NFPA Thanksgiving Safety Tips
NFIRS Snapshot: Thanksgiving Day Fires in Residential Buildings
NFPA Report Home Fires Involving Cooking Equipment

Want to hear more talks from Peter and Kevin King? Tune into WCIS 1010 AM Columbus, IN the first and third Friday of every month for People’s Law Talk.

Looking Up: An Eye on Ladder Safety

Gutter cleaning and holiday decorating seasons are upon us. These quintessential fall and winter outdoor home projects have one thing in common, a lot of ladder usage by homeowners like yourself.

With more than 500,000 people treated in emergency departments each year due to ladder falls, it’s clear ladders pose safety hazards of which many consumers are not aware. In the construction industry alone, there are approximately 115 deaths annually due to falls from ladders. Falls like this cost society more than 24 billion dollars annually for medical bills, legal costs, lost wages, etc.

For many though, ladders are a necessary part of life to complete work and chores. Even with the safety hazards they pose, ladders will continue to be used so it’s up to manufacturers to design safer, easier to use equipment. Consumers like yourself should also know how to choose and use the correct equipment for the job.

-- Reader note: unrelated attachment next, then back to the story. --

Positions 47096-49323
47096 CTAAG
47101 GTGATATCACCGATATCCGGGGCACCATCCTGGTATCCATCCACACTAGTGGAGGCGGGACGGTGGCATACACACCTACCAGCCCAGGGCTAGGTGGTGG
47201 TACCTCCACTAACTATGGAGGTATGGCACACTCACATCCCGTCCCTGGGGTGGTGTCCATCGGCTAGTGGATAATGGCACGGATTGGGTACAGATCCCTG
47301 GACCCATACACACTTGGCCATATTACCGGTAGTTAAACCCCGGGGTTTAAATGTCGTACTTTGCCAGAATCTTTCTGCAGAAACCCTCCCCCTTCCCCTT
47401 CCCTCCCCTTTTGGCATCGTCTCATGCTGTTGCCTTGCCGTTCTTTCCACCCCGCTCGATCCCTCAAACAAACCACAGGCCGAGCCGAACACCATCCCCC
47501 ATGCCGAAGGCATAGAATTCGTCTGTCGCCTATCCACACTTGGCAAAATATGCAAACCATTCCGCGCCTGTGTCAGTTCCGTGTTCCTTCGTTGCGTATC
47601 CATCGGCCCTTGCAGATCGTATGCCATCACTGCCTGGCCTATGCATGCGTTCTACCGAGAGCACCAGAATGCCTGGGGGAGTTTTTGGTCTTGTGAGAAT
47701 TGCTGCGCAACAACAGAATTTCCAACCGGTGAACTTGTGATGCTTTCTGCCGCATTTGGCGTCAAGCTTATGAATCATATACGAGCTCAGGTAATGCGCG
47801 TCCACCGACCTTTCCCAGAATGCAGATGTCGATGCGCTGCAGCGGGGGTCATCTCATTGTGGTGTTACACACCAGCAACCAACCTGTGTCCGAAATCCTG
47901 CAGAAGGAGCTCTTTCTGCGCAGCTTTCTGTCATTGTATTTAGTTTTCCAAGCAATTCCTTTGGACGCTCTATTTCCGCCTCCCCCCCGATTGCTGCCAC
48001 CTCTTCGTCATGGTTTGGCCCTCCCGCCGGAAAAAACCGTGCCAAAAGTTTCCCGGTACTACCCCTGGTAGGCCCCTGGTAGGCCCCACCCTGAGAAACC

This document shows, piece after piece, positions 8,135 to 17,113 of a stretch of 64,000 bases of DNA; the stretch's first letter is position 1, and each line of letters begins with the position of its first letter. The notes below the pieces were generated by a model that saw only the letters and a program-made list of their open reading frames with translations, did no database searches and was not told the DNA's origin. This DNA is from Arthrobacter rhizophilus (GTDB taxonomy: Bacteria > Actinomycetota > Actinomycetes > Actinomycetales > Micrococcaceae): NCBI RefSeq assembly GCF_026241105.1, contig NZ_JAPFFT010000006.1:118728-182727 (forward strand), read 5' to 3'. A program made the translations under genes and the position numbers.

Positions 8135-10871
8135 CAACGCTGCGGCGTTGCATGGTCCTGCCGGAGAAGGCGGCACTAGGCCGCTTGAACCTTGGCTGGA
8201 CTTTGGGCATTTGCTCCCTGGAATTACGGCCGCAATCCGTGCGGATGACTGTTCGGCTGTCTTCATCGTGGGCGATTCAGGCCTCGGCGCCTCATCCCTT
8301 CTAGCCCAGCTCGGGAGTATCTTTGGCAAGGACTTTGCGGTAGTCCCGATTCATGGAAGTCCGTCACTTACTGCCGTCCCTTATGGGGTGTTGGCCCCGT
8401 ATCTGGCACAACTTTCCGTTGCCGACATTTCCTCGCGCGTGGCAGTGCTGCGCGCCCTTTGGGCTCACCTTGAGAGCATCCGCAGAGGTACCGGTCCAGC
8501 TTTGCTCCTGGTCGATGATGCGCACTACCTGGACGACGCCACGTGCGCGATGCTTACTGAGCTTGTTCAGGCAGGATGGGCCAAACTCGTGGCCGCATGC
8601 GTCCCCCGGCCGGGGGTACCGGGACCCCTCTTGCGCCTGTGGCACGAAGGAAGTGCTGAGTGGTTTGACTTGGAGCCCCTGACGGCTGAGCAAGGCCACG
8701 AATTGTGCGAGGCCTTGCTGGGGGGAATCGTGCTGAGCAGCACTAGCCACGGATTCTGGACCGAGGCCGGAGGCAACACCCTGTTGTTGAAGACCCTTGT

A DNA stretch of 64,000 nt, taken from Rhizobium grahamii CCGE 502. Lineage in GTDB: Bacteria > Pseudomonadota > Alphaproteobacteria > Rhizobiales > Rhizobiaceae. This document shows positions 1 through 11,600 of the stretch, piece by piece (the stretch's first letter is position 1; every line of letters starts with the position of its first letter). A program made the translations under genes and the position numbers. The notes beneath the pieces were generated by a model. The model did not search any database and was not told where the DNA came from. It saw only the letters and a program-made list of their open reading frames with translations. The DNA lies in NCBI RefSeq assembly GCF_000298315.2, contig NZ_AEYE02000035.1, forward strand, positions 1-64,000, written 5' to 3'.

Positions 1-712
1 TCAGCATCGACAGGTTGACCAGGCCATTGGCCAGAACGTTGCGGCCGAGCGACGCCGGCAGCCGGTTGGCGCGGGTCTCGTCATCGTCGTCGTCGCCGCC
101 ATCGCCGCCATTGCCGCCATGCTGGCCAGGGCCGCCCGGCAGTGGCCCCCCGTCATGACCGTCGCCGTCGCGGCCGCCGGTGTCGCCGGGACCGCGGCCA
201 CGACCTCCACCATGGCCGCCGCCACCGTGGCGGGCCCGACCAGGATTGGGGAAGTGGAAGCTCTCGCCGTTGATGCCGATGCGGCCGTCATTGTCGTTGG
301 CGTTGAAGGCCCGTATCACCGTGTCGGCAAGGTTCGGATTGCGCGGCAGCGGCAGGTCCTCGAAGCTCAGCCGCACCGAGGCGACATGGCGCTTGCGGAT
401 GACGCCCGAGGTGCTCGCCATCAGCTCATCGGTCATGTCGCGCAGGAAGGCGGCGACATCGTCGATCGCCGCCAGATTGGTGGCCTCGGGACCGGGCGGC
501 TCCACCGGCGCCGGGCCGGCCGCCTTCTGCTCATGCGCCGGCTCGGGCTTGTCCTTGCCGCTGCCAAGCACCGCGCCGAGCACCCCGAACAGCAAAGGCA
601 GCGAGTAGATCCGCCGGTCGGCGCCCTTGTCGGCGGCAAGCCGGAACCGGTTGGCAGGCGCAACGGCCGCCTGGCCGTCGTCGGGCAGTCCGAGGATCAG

Listen in as Kevin King discusses the hazards ladders pose, what designs to look for when choosing a ladder, and how to safely use your ladder.

For more information on choosing a ladder and ladder safety:

Visit AmericanLadderInstitute.org
Read OSHA Report 3625

Also, don’t forget to download the Niosh Ladder Safety App before you begin using your ladder.

Want to hear more talks from Peter and Kevin King? Tune into WCIS 1010 AM Columbus, IN the first and third Friday of every month for People’s Law Talk.

Railroad Right-of-Ways and People

It seems simple enough. Train right-of-ways are for trains. They allow trains to safely pass through towns and cities, over well-traveled streets, safely, without stopping. But, even though the name even specifies they’re for trains, many pedestrians have taken to using these crossings to access train tracks, creating very dangerous situations.

While vehicle collisions with trains have decreased over the last 20 years, the same cannot be said for pedestrian incidents. In 2012, 850 people suffered casualties while on railroad right-of-ways.  With pedestrians accessing railroad crossings and increased train traffic around the country, this number will continue to rise.

Even with posted signs, people will continue to access railroad tracks because they find it’s convenient and they don’t perceive any danger in it. Signs cannot be the answer to preventing serious injuries and/or death because of this human factor. Behavioral changes, like getting people to not cross railroad tracks or getting people to use seat belts, can take decades.